This analysis used a quasi-experimental design to assess the impact of the KCCP intervention for active intervention participants (n = 251) versus a propensity score-matched comparison group (n = 251).
The KCCP intervention was built on the premise that integrated behavioral and medical services are essential to address the complex health needs of disabled Medicaid beneficiaries and thereby reduce costs.
In fact, the KCCP group incurred slightly higher average costs for some health services relative to the control group.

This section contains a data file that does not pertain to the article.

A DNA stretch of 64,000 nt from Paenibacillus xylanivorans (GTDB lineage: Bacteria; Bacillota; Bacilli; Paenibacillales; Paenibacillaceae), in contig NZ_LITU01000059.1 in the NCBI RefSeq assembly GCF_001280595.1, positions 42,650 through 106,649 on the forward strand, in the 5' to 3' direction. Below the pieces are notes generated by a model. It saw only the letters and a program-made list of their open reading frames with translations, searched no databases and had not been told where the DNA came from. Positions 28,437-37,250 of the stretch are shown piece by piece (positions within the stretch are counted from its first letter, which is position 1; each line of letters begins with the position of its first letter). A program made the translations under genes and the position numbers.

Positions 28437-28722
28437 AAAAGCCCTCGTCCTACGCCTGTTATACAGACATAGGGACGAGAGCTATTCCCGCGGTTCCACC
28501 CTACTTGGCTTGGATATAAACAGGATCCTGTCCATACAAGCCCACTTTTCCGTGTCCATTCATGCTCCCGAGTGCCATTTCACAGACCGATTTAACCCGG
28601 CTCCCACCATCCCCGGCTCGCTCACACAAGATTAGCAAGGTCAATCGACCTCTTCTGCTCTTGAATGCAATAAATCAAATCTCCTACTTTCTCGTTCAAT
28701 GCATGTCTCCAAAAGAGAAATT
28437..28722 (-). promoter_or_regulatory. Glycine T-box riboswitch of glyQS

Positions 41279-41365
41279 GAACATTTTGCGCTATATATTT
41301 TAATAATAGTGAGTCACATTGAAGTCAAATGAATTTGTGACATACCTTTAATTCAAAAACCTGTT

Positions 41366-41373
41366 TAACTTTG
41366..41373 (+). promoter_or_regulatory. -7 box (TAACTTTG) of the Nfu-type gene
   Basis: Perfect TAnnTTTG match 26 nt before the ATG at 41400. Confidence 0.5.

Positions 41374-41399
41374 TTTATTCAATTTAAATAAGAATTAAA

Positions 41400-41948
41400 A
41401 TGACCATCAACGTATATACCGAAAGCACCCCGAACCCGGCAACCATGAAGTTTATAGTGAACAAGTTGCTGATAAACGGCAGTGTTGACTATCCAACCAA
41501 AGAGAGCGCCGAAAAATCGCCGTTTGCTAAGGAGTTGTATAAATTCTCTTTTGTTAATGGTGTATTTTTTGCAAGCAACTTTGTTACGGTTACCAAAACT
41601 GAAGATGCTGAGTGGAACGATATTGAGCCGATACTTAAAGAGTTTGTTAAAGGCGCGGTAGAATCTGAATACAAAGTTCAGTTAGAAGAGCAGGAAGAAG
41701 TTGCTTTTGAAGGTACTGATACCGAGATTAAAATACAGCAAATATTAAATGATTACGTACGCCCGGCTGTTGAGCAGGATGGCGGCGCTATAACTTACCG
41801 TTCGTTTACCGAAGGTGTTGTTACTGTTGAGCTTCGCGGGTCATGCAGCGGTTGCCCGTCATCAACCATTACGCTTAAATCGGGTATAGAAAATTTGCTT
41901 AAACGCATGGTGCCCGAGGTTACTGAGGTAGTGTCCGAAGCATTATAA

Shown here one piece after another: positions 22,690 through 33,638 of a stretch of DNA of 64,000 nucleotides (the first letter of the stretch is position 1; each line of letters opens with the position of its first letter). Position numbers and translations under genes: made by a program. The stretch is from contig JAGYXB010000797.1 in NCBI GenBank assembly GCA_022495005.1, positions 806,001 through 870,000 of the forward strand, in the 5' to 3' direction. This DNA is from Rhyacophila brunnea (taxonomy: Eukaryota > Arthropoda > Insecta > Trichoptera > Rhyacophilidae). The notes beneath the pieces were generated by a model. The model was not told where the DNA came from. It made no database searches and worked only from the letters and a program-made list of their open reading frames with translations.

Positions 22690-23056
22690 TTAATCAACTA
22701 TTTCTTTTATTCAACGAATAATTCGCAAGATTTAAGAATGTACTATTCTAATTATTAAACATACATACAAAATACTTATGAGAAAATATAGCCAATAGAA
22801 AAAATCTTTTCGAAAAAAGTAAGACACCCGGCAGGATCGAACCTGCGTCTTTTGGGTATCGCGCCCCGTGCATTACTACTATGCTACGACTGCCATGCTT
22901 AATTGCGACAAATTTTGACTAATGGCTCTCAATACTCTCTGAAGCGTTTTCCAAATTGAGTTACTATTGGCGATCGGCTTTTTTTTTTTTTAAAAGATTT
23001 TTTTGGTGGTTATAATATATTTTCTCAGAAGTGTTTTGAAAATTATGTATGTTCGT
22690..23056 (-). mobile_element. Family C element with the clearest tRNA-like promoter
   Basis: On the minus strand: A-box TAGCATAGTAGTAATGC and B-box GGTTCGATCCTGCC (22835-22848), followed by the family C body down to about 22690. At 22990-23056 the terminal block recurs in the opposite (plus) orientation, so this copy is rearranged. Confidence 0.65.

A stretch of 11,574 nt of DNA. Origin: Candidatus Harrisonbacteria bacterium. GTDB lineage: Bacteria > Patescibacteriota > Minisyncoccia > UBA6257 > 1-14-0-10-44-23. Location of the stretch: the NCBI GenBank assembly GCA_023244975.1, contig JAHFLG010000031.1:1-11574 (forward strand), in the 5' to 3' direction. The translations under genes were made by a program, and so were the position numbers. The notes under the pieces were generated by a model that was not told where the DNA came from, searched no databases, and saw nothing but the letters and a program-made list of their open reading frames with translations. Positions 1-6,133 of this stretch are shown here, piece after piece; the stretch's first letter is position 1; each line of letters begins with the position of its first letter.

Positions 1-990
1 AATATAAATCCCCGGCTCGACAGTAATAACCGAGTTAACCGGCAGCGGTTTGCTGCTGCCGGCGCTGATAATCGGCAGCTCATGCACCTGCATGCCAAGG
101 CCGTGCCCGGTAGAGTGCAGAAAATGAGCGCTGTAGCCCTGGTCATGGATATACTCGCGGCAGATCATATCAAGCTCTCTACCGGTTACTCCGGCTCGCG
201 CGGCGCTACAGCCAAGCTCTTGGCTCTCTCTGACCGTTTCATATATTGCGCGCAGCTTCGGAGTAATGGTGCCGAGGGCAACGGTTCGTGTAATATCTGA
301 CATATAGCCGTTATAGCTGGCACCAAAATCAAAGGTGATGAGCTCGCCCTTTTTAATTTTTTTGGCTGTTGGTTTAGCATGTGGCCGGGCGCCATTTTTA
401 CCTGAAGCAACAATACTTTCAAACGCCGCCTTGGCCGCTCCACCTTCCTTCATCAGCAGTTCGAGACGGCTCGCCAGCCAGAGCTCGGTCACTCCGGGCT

KCCP program costs averaged $554 PMPM, including outreach and start-up costs that far exceeded this threshold and would require extremely robust findings for cost offsets to emerge.
Should an intervention similar to the KCCP program be offered in the "real world," participation may be even lower given research-related resources would not be available and the outreach efforts employed in this study would not likely be feasible.
First, the KCCP intervention targeted some aspects of the care system but did not address others, such as payment reform or cost containment strategies.